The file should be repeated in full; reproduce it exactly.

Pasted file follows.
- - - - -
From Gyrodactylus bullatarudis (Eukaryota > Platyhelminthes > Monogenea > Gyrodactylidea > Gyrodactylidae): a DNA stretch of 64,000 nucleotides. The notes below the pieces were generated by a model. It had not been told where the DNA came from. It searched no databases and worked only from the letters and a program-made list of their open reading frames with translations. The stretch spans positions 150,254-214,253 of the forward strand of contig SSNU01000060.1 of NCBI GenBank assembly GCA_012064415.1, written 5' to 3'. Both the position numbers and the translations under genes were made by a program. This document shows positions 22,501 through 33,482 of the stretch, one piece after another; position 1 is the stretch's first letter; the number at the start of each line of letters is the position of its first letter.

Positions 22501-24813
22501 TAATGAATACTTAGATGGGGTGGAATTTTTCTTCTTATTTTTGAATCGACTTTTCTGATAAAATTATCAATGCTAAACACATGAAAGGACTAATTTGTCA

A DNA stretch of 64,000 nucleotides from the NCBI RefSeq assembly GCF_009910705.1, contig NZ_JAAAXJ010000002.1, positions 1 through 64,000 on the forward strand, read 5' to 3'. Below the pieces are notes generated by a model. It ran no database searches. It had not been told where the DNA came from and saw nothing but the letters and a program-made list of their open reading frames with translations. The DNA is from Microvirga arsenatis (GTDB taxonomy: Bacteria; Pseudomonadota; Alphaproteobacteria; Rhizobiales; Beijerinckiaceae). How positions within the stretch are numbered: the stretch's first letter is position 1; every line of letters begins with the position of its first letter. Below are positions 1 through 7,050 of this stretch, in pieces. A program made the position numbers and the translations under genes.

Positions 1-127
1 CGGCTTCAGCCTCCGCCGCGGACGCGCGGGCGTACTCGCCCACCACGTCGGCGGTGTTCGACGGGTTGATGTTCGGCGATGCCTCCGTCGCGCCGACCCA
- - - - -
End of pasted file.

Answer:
From Gyrodactylus bullatarudis (Eukaryota > Platyhelminthes > Monogenea > Gyrodactylidea > Gyrodactylidae): a DNA stretch of 64,000 nucleotides. The notes below the pieces were generated by a model. It had not been told where the DNA came from. It searched no databases and worked only from the letters and a program-made list of their open reading frames with translations. The stretch spans positions 150,254-214,253 of the forward strand of contig SSNU01000060.1 of NCBI GenBank assembly GCA_012064415.1, written 5' to 3'. Both the position numbers and the translations under genes were made by a program. This document shows positions 22,501 through 33,482 of the stretch, one piece after another; position 1 is the stretch's first letter; the number at the start of each line of letters is the position of its first letter.

Positions 22501-24813
22501 TAATGAATACTTAGATGGGGTGGAATTTTTCTTCTTATTTTTGAATCGACTTTTCTGATAAAATTATCAATGCTAAACACATGAAAGGACTAATTTGTCA

A DNA stretch of 64,000 nucleotides from the NCBI RefSeq assembly GCF_009910705.1, contig NZ_JAAAXJ010000002.1, positions 1 through 64,000 on the forward strand, read 5' to 3'. Below the pieces are notes generated by a model. It ran no database searches. It had not been told where the DNA came from and saw nothing but the letters and a program-made list of their open reading frames with translations. The DNA is from Microvirga arsenatis (GTDB taxonomy: Bacteria; Pseudomonadota; Alphaproteobacteria; Rhizobiales; Beijerinckiaceae). How positions within the stretch are numbered: the stretch's first letter is position 1; every line of letters begins with the position of its first letter. Below are positions 1 through 7,050 of this stretch, in pieces. A program made the position numbers and the translations under genes.

Positions 1-127
1 CGGCTTCAGCCTCCGCCGCGGACGCGCGGGCGTACTCGCCCACCACGTCGGCGGTGTTCGACGGGTTGATGTTCGGCGATGCCTCCGTCGCGCCGACCCA